Nissan Motor has been hurt less by the yen's strength than other companies, thanks to its strategy of producing cars for the U.S. market locally, Chief Executive Carlos Ghosn said on Friday.

We have a strategy for many years limiting the level of exports from Japan, particularly to the United States ... We set ourselves a target that more than 80 percent of cars sold in the U.S. should be assembled in North America, Ghosn told Reuters on the sidelines of the World Economic Forum.

That means we lost some opportunities when the yen was weak but you obviously are limiting a lot of damage when the yen is stronger. In a certain way the effect on our business ... is more limited than some of other exporters which are present in Japan. That means we have to be producing assembling, sourcing more locally.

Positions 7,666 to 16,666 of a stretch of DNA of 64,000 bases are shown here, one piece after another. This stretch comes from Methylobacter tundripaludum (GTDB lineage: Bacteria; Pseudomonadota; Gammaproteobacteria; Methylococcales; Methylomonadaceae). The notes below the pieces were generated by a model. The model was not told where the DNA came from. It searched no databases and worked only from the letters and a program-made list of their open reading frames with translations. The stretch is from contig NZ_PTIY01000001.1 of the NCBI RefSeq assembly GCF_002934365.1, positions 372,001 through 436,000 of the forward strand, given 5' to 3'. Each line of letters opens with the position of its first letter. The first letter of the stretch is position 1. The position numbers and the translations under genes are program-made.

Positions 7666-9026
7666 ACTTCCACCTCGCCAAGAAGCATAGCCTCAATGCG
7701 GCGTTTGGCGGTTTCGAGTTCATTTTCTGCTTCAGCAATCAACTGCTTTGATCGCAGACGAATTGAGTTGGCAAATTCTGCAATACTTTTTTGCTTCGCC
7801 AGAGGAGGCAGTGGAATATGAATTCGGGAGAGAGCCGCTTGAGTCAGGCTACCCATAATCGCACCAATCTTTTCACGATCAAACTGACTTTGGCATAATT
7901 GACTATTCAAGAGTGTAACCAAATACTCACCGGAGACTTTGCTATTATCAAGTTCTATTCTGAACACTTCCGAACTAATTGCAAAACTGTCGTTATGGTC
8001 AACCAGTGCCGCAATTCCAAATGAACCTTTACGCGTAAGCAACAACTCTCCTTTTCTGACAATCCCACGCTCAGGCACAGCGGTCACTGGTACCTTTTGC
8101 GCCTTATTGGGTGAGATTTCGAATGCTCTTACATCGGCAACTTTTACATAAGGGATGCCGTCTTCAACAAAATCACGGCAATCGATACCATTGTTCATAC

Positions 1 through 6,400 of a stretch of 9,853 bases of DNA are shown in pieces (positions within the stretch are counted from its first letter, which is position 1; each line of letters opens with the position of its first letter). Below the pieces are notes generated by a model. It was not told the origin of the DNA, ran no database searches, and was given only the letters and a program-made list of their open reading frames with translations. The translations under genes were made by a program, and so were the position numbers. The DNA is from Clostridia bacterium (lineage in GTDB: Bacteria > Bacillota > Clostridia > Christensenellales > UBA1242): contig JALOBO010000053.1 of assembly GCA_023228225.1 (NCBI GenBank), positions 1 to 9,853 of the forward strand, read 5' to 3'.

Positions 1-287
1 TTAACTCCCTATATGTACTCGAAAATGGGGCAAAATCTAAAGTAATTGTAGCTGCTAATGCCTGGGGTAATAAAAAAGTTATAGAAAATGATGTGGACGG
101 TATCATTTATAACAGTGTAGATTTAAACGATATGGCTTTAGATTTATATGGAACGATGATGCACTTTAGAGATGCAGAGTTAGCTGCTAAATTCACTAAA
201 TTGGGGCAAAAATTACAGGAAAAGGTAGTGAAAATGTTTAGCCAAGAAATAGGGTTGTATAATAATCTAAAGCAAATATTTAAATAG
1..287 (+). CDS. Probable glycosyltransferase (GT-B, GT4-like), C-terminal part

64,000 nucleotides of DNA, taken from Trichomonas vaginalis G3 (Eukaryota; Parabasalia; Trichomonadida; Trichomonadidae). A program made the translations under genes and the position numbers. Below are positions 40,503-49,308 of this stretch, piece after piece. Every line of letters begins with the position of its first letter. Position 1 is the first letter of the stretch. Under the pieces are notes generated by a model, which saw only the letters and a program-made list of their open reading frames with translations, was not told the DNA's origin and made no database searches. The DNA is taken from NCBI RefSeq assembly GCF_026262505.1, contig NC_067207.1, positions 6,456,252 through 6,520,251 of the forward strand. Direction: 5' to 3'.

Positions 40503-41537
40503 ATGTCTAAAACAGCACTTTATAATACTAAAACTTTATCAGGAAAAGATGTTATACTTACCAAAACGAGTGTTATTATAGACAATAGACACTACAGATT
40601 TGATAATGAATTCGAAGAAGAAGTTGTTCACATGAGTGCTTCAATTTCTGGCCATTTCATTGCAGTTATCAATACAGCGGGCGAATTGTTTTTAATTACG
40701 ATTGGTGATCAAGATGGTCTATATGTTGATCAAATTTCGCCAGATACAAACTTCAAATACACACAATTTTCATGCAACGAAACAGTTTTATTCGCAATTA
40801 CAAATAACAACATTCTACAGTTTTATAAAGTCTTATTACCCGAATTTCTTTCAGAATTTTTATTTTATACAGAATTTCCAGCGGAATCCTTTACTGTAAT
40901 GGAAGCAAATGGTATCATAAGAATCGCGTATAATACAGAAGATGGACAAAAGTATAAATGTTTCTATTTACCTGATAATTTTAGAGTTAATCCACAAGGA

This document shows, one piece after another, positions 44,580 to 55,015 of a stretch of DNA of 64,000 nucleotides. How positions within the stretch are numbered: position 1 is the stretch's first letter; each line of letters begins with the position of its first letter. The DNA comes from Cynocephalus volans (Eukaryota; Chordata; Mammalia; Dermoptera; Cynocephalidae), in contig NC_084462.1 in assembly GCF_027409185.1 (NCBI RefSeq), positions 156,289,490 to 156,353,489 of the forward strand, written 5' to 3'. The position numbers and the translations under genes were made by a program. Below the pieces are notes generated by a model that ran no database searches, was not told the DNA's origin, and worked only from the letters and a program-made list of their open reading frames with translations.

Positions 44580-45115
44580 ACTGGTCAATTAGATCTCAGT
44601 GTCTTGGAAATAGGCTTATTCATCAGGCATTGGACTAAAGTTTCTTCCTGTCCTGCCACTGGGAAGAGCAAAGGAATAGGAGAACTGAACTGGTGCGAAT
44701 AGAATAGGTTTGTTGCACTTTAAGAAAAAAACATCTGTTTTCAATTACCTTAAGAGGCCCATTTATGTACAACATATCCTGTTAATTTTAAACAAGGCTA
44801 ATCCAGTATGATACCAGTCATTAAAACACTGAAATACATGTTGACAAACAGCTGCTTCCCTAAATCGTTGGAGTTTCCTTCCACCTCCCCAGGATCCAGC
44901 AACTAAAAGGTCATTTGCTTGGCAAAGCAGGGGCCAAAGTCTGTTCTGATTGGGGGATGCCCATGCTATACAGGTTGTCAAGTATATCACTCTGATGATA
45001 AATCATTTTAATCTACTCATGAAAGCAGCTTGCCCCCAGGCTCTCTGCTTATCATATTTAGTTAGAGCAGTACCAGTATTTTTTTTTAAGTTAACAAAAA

The yen hit a 2-1/2 year high against the dollar earlier this week.

(Reporting by Natsuko Waki; editing by David Stamp)